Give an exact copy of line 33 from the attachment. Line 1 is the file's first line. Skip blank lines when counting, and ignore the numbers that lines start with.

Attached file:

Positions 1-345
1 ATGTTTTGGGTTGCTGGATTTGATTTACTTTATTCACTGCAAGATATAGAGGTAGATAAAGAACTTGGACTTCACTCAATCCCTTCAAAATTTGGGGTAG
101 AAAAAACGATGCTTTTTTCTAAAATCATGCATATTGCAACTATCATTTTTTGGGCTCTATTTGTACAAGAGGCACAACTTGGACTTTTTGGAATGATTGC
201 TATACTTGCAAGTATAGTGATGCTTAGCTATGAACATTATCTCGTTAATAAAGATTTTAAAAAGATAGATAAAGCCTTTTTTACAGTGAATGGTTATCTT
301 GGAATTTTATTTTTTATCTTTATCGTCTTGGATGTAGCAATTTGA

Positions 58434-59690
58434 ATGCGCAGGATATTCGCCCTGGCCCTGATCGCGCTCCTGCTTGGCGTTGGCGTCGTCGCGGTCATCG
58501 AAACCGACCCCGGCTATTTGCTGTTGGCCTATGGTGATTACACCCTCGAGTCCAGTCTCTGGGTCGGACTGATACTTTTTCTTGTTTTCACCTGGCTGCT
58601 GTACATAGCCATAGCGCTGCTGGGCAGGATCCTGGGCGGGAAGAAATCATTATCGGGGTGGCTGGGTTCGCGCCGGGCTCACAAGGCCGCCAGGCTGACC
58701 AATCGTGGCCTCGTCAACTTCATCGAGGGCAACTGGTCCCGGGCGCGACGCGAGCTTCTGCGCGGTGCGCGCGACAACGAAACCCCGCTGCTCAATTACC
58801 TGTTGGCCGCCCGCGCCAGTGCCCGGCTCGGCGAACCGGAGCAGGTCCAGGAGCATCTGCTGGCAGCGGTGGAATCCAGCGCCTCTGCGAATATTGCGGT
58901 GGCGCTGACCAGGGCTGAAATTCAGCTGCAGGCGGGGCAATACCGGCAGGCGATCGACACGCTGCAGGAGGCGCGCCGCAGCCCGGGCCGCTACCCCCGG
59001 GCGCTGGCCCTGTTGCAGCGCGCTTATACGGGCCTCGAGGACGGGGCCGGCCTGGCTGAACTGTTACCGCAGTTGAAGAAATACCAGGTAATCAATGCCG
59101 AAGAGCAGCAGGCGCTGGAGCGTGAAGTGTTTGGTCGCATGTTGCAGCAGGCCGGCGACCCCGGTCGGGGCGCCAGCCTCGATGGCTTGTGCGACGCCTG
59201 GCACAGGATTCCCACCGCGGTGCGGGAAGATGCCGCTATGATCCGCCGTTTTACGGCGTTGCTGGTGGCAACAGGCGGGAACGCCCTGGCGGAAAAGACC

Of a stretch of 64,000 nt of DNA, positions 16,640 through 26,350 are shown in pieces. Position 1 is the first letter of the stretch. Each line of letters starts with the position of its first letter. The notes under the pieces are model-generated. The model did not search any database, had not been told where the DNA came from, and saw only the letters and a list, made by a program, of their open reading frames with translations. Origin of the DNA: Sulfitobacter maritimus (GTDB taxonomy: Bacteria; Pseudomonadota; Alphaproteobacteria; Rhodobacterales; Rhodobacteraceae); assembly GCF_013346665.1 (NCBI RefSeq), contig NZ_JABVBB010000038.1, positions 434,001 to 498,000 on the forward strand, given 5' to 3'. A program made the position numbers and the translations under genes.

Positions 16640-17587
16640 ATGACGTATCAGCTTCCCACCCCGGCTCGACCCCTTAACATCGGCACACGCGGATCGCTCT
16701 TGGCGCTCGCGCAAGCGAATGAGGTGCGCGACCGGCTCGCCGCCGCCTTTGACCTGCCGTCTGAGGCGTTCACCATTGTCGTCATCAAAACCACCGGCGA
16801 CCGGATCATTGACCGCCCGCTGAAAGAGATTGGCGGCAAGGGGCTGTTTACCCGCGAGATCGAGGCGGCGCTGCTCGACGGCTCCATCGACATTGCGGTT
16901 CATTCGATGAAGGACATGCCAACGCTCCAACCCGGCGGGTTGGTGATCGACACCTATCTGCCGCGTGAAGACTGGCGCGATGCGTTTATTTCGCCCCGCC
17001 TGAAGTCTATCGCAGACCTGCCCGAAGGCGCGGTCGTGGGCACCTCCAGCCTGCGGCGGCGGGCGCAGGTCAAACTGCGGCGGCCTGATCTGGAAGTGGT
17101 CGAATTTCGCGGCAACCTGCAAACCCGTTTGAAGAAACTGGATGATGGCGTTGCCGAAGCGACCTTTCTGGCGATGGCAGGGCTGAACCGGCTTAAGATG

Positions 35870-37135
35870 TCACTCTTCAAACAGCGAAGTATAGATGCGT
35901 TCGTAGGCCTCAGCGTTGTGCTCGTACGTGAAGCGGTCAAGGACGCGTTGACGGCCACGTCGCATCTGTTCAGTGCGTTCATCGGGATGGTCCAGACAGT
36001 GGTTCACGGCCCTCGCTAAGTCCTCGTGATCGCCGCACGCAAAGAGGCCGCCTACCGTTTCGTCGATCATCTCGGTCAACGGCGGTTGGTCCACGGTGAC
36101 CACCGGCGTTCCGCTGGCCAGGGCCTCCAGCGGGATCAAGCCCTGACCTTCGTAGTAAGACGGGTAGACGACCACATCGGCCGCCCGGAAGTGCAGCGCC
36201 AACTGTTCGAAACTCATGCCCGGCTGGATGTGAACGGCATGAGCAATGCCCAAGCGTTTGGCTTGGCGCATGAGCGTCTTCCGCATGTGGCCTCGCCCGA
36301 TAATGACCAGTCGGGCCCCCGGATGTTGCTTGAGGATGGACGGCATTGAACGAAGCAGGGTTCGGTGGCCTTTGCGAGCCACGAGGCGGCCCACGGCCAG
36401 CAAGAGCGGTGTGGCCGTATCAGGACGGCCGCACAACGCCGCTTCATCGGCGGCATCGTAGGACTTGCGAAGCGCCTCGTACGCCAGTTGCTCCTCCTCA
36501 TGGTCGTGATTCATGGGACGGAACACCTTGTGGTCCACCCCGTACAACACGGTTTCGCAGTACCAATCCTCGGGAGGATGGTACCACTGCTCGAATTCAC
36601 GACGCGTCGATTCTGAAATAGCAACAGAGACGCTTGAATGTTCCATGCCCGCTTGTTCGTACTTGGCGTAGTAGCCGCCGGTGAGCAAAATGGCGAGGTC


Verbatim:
36601 GACGCGTCGATTCTGAAATAGCAACAGAGACGCTTGAATGTTCCATGCCCGCTTGTTCGTACTTGGCGTAGTAGCCGCCGGTGAGCAAAATGGCGAGGTC